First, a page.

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I don't understand some of the pieces of the puzzle here. A C++ developer only has to call wglCreateContext once to setup a context (whether it be a dummy context, or their main context). A C# developer is recommended to call wglCreateContext twice to setup a context (and to ignore the result of the first call if it fails).

For example, here's an extract from OpenTK's source code:

Handle = new ContextHandle(Wgl.Imports.CreateContext(window.DeviceContext));
if (Handle == ContextHandle.Zero)
    Handle = new ContextHandle(Wgl.Imports.CreateContext(window.DeviceContext));
if (Handle == ContextHandle.Zero)
    throw new GraphicsContextException(
        String.Format("Context creation failed. Wgl.CreateContext() error: {0}.",

As I understand it, opengl32.dll seems to override some of the APIs that gdi32.dll exposes (such as ChoosePixelFormat), thus making it matter which order these DLLs get loaded. With C++, I think that means the order in which you link libraries is important. With C#, you don't link libraries, and DllImport does lazy loading and so I think calling the function twice somehow gets the ordering eventually right.

Can anyone confirm what's going on?

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1 Answer 1

up vote 1 down vote accepted

That is correct, one of the weird consequences of Microsoft's Installable Client Driver (ICD) / Mini Client Driver model for OpenGL. If you can manage to call a function from opengl32.dll that is not in gdi32.dll (there are a lot of them) you can get C# to import opengl32.dll's symbol table over-top gdi32.

You could probably accomplish the same thing simply by calling glGetError (...) immediately before you begin the process of creating a context. Obviously it is an error to call glGetError (...) with no active context, but that is beside the point - you just need an API call that will get the ball rolling importing DLL symbols.

It is much easier in C/C++, because linkage to DLLs is resolved partially at build-time (DLL import order is established by library order in the linker switches). In C/C++, this issue is resolved simply by linking to gdi32.lib before opengl32.lib.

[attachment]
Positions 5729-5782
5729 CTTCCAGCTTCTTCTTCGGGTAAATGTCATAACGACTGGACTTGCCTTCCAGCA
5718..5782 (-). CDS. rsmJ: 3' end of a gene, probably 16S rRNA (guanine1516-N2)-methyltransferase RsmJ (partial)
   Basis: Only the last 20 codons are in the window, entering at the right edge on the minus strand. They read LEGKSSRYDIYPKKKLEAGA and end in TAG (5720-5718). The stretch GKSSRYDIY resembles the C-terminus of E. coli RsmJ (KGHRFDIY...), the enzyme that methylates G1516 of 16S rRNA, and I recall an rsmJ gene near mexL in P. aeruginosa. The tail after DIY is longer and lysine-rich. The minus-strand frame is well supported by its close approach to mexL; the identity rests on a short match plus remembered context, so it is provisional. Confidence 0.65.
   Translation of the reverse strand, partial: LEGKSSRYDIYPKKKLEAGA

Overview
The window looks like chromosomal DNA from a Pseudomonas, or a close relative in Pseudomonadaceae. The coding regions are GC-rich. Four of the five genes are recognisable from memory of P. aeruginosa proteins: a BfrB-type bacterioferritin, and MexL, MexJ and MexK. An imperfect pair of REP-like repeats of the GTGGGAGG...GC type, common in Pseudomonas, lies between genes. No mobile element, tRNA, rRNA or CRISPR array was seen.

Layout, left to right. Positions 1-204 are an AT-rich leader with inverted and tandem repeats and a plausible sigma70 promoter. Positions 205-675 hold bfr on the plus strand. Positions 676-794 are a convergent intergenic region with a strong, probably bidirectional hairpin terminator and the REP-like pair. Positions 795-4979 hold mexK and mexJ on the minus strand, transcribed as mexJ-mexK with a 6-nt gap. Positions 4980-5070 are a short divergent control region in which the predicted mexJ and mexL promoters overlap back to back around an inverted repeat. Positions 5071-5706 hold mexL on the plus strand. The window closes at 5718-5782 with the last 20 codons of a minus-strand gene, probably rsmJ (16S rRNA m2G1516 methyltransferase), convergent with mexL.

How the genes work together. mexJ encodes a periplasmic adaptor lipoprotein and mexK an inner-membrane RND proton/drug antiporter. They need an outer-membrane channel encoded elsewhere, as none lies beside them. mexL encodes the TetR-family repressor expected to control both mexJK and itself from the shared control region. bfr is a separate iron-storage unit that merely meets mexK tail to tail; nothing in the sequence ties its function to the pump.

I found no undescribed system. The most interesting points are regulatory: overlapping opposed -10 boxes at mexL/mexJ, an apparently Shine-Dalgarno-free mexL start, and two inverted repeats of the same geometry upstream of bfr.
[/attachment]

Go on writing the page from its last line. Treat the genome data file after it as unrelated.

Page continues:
The idea is the same though, ChoosePixelFormat (...) has to be overridden by hardware vendor distributed OpenGL ICDs in order to match requested format parameters against a set of hardware accelerated pixel formats. If you use gdi32's version of ChoosePixelFormat (...) you will never get any hardware accelerated pixel formats, just the lousy software-based OpenGL 1.1 reference implementation that has been layered on top of GDI since Windows NT/95 OSR2. And obviously nobody wants that, because the reference implementation is not extendable, you are forever stuck with OpenGL 1.1 if you wind up with a GDI pixel format.

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Excellent explanation! I just wonder one thing now, if I wrap OpenGL context creation into a small C DLL (exposing only extern BOOL SetupWGL(HDC hdc);, and call that from C#, is it guaranteed to resolve this issue? For instance, could there still be context creation errors due to linkage issues even when context creation is done in a C DLL (with the correct ordering of linked libraries) that is called from my C# process? –  Mr. Smith Sep 29 '13 at 22:31
@Mr.Smith: That is an interesting idea, and that should work. I had to do something similar in MacOS X to write 64-bit software in C that uses OpenGL. The C interface (Carbon) to the window manager is only available in 32-bit form, so libraries like SDL2, GLFW3, etc. wind up having to be partially implemented in Objective C to offer 64-bit support on OS X. It is a little easier to mix and match Obj-C and C/C++ than it is to mix C# and C/C++, but a DLL written in C that does your context management is effectively the same thing (it might be overkill in this situation though). –  Andon M. Coleman Sep 29 '13 at 22:43

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